Seven Hills, Nevada

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Seven Hills, Nevada is an affluent subsection of Henderson, Nevada. As a primarily guard-gated community, Seven Hills is home to the founder of eBay Pierre Omidyar, Mike Tyson, and others. It is known for its large homes and private drives.

Seven Hills is approximately 7 miles (11 km) from the Las Vegas Strip. It is home to Revere Golf Club and The Rio Golf Course. Seven Hills is located half of a mile east of the Henderson Executive Airport, which is mostly known for private jet business.

History[edit]

A community on the property was initially proposed in the mid-1980s, known as Sky Harbor Ranch, with Japan-based Cosmo World Corporation as the developer. The community's name subsequently changed to Cosmo World, and later to Silver Canyon. The project was cancelled in 1991, when Cosmo World filed for bankruptcy. Forest City Enterprises, in partnership with Canadian developer Terry Johnston, purchased the site in 1993. In January 1996, American Nevada Corporation became a partner in the project, with Forest City remaining as the managing partner and American Nevada becoming the development manager.[1] Development was in progress by April 1996,[2] with site preparations and negotiations with home-builders both underway. Completion of the entire community was expected six to seven years later.[1]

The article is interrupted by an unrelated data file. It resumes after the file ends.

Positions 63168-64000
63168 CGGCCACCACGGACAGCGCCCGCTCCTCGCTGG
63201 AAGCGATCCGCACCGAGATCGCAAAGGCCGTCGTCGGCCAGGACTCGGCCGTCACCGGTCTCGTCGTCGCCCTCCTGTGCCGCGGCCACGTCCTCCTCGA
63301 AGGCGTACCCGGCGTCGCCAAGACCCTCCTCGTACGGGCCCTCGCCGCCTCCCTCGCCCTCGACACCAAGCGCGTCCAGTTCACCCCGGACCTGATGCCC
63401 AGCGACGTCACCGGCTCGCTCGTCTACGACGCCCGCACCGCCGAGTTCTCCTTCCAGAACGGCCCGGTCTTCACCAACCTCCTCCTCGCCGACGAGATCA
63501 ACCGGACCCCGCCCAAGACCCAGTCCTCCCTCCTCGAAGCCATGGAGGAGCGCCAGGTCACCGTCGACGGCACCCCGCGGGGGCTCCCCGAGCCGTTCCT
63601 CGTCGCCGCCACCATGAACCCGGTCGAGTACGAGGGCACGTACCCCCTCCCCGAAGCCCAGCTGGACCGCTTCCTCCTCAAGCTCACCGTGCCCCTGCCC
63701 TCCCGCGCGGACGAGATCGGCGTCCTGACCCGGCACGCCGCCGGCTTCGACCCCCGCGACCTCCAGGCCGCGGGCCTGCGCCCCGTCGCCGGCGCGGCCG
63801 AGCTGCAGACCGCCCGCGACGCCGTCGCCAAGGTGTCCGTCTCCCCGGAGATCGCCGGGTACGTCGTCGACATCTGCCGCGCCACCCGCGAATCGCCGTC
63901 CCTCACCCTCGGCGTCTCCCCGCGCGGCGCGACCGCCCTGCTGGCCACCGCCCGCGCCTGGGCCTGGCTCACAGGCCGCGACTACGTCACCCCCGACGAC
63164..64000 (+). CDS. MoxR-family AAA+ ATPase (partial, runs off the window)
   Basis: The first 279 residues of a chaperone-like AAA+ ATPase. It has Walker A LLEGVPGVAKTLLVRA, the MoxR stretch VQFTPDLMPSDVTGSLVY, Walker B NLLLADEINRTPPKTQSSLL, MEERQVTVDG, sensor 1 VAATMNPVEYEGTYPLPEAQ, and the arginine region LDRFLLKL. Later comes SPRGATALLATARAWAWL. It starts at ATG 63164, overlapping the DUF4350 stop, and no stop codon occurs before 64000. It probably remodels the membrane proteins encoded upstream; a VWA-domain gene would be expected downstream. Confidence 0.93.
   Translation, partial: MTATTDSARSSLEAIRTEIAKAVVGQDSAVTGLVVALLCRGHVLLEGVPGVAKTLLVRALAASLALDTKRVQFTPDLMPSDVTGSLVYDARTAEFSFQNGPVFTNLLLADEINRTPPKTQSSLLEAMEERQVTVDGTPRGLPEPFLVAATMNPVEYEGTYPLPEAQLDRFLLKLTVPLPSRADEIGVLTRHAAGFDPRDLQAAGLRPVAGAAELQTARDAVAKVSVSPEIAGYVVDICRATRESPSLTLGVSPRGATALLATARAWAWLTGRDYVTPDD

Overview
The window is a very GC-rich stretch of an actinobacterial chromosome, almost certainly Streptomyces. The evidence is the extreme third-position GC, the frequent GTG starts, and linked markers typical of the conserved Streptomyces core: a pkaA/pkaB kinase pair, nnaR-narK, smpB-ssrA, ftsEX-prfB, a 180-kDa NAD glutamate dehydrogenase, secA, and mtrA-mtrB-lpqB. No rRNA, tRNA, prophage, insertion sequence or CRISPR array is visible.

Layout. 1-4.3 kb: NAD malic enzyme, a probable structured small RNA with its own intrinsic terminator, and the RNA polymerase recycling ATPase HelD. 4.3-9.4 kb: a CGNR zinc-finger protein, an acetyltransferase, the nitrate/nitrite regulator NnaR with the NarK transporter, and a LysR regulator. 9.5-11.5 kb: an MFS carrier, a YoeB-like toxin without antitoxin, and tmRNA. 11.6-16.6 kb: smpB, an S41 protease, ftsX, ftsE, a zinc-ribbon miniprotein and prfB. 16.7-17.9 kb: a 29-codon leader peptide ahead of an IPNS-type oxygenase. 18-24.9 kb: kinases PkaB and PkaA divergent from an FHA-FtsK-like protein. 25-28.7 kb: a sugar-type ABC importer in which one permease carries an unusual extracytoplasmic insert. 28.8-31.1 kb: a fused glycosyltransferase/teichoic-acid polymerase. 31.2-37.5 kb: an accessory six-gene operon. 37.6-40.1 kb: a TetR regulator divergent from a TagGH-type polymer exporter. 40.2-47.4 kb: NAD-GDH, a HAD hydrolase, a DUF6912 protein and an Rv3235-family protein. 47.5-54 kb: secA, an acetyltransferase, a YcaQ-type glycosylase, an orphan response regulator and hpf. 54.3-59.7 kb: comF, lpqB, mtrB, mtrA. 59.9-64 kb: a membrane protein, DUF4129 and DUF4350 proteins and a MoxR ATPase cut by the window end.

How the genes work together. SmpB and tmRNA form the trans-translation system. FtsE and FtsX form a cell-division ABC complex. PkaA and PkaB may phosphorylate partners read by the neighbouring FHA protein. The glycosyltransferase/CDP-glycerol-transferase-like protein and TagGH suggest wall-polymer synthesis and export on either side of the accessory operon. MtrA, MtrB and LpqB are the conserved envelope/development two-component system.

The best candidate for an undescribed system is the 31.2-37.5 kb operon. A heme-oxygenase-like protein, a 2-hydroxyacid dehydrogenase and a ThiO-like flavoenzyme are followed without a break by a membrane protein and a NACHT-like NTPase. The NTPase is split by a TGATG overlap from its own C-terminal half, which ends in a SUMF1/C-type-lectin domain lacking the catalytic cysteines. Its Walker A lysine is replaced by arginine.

The 1,940-acre (7.9 km2) parcel southwest of Seven Hills was sold in 2004 for $557 million. Labeled as 'Inspirada', the area was to be used for "New Urbanism". A high-density, pedestrian-friendly, master-planned community, it was modeled after towns and neighborhoods built before urban sprawl took root in the United States. Part of the design was to keep Seven Hills and Inspirada as separate areas with no interconnecting roads.

Schools serving the Seven Hills community[edit]

  • Elise L. Wolff Elementary School (2001)
  • Glen C. Taylor Elementary School (2003)
  • Del E. Webb Middle School (2005)
  • Henderson International School (2005)
  • Bob Miller Middle School (1999)
  • Coronado High School (2001)

References[edit]

  1. ^ a b Calkins, Alison (April 10, 1996). "Seven Hills a daunting project". Las Vegas Sun. Retrieved October 26, 2018.
  2. ^ "Fast facts on Seven Hills". Las Vegas Sun. April 10, 1996. Retrieved October 26, 2018.

Coordinates: 35°59′11″N 115°07′25″W / 35.986305°N 115.123519°W / 35.986305; -115.123519